The Fight Against Sex Trafficking Raging in State Legislatures

The 2023 state legislative session is the new frontier for combatting sexual exploitation across the U.S.  

NCOSE identified 43 states with pending anti-trafficking and child protection legislation designed to protect vulnerable people and youth. Lurking among practical legislative solutions are bills that would lead to greater harm for the most vulnerable in our communities—often under the guise of protecting them. 

Progress! Virginia Legislation Prioritizes Services for Trafficked Youth and Combats Sex Buying

In March, the Virginia governor signed SB 1292, moving closer to treating minors who are sex trafficked as victims, NOT CRIMINALS! The bill enacted a two-year pilot project to develop services for sex trafficked youth while sharpening law enforcement’s tactical focus on the men who fuel sex trafficking markets by purchasing sexual access to prostituted persons (a.k.a. “sex buyers”). 

Virginia is one of four states without this safe harbor protection, meaning it still criminalizes sex-trafficked youth. SB 1292 is a step in the right direction. The fact that the pilot program requires the use of reverse stings, targeting the men who constitute the demand for commercial sex, is a landmark element though. Without these men, there would be NO SEX TRAFFICKING! (Learn more about the central role of demand in fueling sex trafficking here)  

We are grateful to our Virginia partners, including hundreds of activists who reached out to their legislators! NCOSE was happy to provide legal expertise and expert testimony and will continue to push for more services for survivors and accountability for those causing harm.  

Can’t Make Sex Trade Safe!

Legalizing sex buying, pimping, and brothel keeping is not the answer to ending sexual exploitation. Yet, that is the solution being proposed in states across the U.S., including Hawaii, Massachusetts, New York, Rhode Island, and Vermont. 

What pro-prostitution advocates fail to realize is this experiment has been done before, and failed. Between 1980 and 2009, Rhode Island decriminalized indoor prostitution, and there were marked increases in violence, child trafficking, and collateral crime. Organized crime was involved too, harming those in the sex trade, and individuals and business in the community. 

Decriminalization of the sex trade has one result: greater harm to victims of sexual exploitation and vulnerable individuals.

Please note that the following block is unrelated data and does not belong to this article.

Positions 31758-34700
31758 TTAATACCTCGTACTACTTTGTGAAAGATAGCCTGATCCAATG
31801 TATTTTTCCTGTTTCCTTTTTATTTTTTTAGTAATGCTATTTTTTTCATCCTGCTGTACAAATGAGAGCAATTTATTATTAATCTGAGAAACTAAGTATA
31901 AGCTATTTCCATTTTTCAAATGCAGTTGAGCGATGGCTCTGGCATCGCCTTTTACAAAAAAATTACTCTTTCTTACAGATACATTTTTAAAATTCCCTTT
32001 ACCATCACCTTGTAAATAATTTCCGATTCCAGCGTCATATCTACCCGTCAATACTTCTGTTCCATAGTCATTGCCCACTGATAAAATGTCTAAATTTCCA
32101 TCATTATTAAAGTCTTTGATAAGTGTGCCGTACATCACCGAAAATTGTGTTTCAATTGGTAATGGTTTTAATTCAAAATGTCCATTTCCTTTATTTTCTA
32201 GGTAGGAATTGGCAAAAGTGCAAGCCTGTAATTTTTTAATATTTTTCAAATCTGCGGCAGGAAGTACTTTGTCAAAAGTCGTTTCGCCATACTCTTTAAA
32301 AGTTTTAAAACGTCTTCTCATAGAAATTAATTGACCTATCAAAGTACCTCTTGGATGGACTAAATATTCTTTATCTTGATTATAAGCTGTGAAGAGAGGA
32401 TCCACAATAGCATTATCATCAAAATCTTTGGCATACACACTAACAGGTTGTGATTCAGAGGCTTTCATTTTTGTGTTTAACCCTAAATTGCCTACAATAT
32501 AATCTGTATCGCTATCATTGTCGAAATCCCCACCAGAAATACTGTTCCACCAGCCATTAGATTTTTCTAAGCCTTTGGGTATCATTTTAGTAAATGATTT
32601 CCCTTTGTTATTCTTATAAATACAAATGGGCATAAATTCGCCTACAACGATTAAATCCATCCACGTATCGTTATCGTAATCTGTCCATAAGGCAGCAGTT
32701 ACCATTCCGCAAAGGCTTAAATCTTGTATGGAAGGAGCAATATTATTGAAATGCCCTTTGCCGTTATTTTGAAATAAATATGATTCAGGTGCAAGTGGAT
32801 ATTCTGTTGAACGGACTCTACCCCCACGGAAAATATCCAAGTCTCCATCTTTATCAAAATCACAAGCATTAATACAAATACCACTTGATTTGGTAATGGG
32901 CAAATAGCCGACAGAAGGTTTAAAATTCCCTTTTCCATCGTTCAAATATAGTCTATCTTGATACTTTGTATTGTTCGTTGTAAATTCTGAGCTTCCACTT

First, it is virtually impossible to reduce the violence and harm inherent in the commercial sex trade: a 9-country study of 854 people in prostitution found they suffered Post Traumatic Stress Disorder (PTSD) at the same level of combat veterans.  

Second, decades of academic research find a direct correlation between childhood sexual abuse and prostitution in adulthood: victims are further victimized because they are groomed for exploitation.  

Third, normalizing the sex trade dramatically increases demand—because men who would not buy sex when it is penalized or criminalized get involved. Vulnerable people and youth are lured into the sex trade to satisfy this demand for commercial sex. 

Sneaky Attempts to Legalize Sex Buying in Washington State

A shocking bill was introduced in Washington State that would legalize prostitution within strip clubs (SB 5614). WA legislators were supposedly led to believe the bill’s intention was to allow liquor sales in strip clubs (currently forbidden in WA), but in reality, the bill turns strip clubs into brothels!

This sneaky bill: 1) redefines “adult entertainment” to include actual and simulated sex acts (not just dancing); 2) enables the club management (A.K.A. PIMPS) to take up to 30% of the “earnings” of the dancers; and 3) forbids cities or towns from regulating these clubs!  

This bill is an audacious attempt to legitimize what happens in many U.S. strip clubs: prostitution in VIP rooms. Survivor leaders have long raised the alarm bells that strip clubs are a gateway to prostitution, including the use of strip clubs to traffic minors. NCOSE was happy to help bring this bill to a grinding halt. 

ACTION: Ask your Legislators to NOT Legalize the Sex Trade!

Please take 30 SECONDS to contact your state representatives, asking them to oppose full decriminalization of pimping, sex buying, and brothel keeping, while supporting and protecting survivors.

The Numbers


NCOSE leads the Coalition to End Sexual Exploitation with over 300 member organizations.


The National Center on Sexual Exploitation has had over 100 policy victories since 2010. Each victory promotes human dignity above exploitation.


NCOSE’s activism campaigns and victories have made headlines around the globe. Averaging 93 mentions per week by media outlets and shows such as Today, CNN, The New York Times, BBC News, USA Today, Fox News and more.



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